Private equity firms can boost the value of their investment portfolio by applying a systematic innovation method along the entire investment value chain - before, during, and even after the investment. Private equity firms are collections of investors and funds that put money into privately-held companies. Private equity investments provide working capital to a target company to nurture expansion, new product development, or restructuring of the company’s operations, management, or ownership. Private equity firms are betting on their ability to take control of the target, clean it up, make it more competitive, and then sell it for a higher price. It is like "flipping" a home in the real estate market. Here is how a private equity firm could apply systematic innovation in their portfolios:
August 22, 2011

Innovation Suite 2011 in Berlin

SIT will hold its 7th Innovation Suite in Berlin, Germany from October 24-26, 2011. Participants will learn the tools and principles of the SIT method step-by-step. They will also learn how to implement an innovation program within their companies.
October 10, 2011

Social Enterprise Innovation

Congratulations to the Columbia Business School for hosting the 2011 Social Enterprise Conference. Six hundred enlightened attendees witnessed a unique lineup of keynote speakers and breakout sessions. Social enterprises are challenged to create new business models to capture social, economic and environmental value. The conference focused on supporting innovation, promoting sustainability, advancing technology, and building communities. Key Takeaways from my breakout session, “Designing a Better Social Enterprise,” were:
October 17, 2011

Are You More Innovative Than You Think?

DnaYou may be surprised to find many of your products and services conform to the five innovation patterns of Systematic Inventive Thinking. If so, it means your employees are predisposed to use innovation patterns when developing new products. Like many innovators, they are using patterns probably without realizing it. Given this predisposition to using innovation templates, a company can realize huge gains in innovation effectiveness by taking the next step.
January 2, 2012

Master the Method: Innovation Suite 2012

I invite you to join me at Innovation Suite 2012 in New York City February 27 to 29. Innovation Suite is a 3-day premium training course that teaches: * How to apply SIT innovation tools on your specific business issues * How to facilitate innovation sessions * How to develop an innovation culture in your business My favorite part about this course: every participant gets a personal SIT facilitator to coach them before and after the course! Whether you are an experienced SIT practitioner or completely new to the SIT method, this course helps you develop critical new skills on your road to innovation mastery.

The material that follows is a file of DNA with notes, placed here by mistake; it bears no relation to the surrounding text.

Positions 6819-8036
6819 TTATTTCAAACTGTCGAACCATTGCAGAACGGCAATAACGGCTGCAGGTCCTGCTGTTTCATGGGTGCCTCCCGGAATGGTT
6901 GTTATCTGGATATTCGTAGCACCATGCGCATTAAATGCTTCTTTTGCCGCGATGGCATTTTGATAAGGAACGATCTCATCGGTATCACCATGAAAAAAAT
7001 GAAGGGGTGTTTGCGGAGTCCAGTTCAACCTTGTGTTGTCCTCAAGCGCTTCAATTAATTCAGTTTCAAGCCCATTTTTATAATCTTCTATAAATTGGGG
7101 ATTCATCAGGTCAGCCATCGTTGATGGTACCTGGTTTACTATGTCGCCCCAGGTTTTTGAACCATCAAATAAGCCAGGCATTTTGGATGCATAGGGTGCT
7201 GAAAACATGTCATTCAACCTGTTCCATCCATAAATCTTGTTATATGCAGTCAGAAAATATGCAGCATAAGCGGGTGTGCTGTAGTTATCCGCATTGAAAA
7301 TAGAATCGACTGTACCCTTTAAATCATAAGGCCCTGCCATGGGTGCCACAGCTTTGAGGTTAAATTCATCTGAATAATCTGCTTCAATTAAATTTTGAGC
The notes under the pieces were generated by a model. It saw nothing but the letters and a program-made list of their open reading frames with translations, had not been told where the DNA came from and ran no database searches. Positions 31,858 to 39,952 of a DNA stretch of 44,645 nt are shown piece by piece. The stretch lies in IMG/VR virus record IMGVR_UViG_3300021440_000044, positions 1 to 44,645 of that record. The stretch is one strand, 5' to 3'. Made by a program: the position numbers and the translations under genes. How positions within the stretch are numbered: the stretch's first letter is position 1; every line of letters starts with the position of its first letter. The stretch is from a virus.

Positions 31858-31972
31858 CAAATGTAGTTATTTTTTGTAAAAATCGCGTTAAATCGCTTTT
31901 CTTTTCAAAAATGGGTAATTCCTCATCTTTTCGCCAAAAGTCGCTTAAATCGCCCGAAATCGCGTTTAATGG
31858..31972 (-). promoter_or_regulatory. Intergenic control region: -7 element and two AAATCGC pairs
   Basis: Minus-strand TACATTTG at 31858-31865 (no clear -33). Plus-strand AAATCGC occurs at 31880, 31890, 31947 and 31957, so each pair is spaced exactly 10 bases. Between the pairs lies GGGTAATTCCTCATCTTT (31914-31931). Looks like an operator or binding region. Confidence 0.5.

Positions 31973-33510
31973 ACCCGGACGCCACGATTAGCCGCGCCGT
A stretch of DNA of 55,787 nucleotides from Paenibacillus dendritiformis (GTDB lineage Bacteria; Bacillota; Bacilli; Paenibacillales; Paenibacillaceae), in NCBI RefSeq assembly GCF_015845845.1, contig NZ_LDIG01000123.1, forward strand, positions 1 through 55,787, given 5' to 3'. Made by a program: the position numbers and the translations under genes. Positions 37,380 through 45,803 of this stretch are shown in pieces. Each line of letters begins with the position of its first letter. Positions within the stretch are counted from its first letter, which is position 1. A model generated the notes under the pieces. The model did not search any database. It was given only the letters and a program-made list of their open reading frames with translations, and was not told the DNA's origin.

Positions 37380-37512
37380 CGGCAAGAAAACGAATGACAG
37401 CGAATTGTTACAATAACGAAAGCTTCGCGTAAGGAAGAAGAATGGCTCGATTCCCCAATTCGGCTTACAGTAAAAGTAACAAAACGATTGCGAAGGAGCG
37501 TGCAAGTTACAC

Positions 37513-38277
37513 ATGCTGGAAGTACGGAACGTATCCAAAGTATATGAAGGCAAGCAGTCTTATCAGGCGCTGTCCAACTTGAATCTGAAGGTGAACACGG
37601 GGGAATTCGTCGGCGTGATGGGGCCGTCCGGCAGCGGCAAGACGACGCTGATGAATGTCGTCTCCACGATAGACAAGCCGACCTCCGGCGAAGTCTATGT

January 9, 2012

Redeploying Your Core Competencies

Read this partial list of core competencies for a particular firm and try to guess what industry it is in: 1. Consumer insights: understanding what consumer want 2. Design: making things easy to use 3. Innovation: coming up with new ideas routinely 4. Systems integration: making things work together 5. Customer relationships: forming and maintaining customer loyalty From this list alone, you could imagine this firm being part of virtually any industry. In fact, the firm with these core competencies would likely be the leader of that industry. Which company owns these skills? In 2008, managers at Kodak cited these skills as their core competencies. Less than four years later, Kodak is on the verge of bankruptcy, ending the reign of a once proud and legenday 120 year old brand. It is now forced to sell its massive patent estate to raise operating cash. What happened? Many will cite the familiar reasons: failure to innovate, slow to move into digital photography, poor execution of digital photography, and so on. Yet none of these reasons are correct. Kodak was a highly innovative firm. It invented digital photography long before it wiped out its paper film business. Kodak was a marketing powerhouse. It could execute marketing campaigns and brand building with the best of them.
February 13, 2012

The Hidden Cost of Poor Innovation Execution

Executing and launching new products takes financial and human resources. But there is a hidden cost, one which often goes unnoticed, when the project is delayed. Poor execution postpones the revenue stream from a new innovation. Given the time value of money, that financial loss can be staggering. Consider one of the most famous innovative product - the Post-it® Note.